If you're dealing with sewer line repair, it can be difficult to know what exactly you're up against. Sewer line replacements might not seem like a do-it-yourself project, more of…
You have so many responsibilities as a homeowner, it can be difficult to keep up with all of them. That's your job, though, otherwise you probably shouldn't have purchased the…
Do you need to have your sewer line replaced? Images of this job probably make you cringe and want to put off repairs for as long as possible. It doesn’t have to be this way though; replacing a sewer line doesn’t have to be an intrusive and intensive process.
One of our specialties is dealing with sewer drains. While nobody likes to think about them very much, sewer lines are basically the mother-ship of plumbing systems, and having a clog is a very serious problem that can turn into a costly plumbing emergency.
If your home use an ejector pump to remove wastewater from the house to reach the municipal sewer system (or a septic tank), it’s vital that this appliance continues to work at all times. If the ejector pump fails, it will mean sewage backup into your home, creating an unhygienic environment and possibly leading to damage to your basement or home foundation.
We recently wrote a reminder about why chemical drain cleaners are an absolute no-no when it comes to actually cleaning drains. (Or even simply removing a clog.) In this post, we’re going to look at another common consumer method for “drain cleaning,” which is the manual drain snake, also known as a drain auger.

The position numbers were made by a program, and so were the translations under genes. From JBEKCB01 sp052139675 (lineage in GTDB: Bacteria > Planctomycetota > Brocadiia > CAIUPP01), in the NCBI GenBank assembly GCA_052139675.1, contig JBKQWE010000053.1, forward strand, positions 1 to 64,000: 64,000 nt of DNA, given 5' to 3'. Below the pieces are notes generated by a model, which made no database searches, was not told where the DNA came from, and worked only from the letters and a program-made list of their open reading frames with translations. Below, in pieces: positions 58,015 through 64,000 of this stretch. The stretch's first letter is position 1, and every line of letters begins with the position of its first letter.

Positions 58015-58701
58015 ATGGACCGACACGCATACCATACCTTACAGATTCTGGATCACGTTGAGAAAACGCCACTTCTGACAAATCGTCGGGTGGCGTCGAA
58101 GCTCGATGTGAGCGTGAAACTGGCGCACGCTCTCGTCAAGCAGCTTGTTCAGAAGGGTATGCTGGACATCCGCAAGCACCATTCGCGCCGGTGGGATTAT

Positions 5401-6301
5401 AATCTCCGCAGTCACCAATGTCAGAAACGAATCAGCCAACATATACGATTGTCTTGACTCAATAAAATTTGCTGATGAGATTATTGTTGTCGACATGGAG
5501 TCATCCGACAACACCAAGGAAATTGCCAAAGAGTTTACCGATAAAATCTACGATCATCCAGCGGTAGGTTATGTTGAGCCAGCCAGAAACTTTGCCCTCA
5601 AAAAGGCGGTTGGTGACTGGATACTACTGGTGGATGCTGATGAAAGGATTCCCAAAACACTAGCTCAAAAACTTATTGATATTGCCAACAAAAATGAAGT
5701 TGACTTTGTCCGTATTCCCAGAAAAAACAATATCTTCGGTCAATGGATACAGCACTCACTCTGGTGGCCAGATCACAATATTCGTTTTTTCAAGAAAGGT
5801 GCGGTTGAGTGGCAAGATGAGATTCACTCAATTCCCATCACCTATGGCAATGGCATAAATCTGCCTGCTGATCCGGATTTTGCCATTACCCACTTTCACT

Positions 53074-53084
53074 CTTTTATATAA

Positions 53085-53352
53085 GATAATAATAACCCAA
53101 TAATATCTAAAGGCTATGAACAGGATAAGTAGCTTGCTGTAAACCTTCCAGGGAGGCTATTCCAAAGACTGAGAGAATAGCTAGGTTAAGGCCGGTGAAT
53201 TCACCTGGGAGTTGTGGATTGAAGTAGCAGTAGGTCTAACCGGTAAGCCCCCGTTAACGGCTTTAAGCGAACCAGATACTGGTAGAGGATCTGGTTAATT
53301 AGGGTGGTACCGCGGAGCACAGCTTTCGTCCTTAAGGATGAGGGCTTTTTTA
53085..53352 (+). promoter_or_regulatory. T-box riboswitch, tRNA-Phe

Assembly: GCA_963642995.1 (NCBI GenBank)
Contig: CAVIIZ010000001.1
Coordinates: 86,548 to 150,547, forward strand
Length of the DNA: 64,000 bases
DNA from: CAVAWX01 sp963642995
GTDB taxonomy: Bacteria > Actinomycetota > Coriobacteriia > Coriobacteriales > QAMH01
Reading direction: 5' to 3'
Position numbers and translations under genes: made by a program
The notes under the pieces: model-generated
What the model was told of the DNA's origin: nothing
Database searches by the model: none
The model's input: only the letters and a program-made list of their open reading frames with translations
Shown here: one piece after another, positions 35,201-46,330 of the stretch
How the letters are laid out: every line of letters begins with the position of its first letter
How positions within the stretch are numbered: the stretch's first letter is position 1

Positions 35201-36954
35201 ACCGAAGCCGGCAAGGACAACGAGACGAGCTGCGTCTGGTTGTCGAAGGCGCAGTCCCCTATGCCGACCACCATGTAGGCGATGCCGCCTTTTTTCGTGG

When plumbers talking about the clogging they commonly find in drainpipes and sewer lines, they’ll often refer to “fog.” This is actually an acronym, F.O.G., and it stands for “fats, oils, and grease.”
Although sewer lines are built to last—and even older material that will corrode over time such as galvanized steel and cast iron will sill endure for decades—the are easily susceptible to a danger that might at first seem harmless: plants and trees. The infiltration of roots from trees and plants is a major cause of blockage and damage to residential sewer lines.
If you live in an older home, you probably have some aging plumbing fixtures that need special attention. If you leave them alone, you might one day come across a problem such as a bathroom sink drain that starts to leak around the sides, letting water fall down into the cabinet underneath.
The sewer line that serves your house is probably not something you want to think about often. And since the sewer line is buried out of sight in a trench leading from the side of the house to the municipal sewer main in the street, you don’t have anything that will bring it to mind most of the time.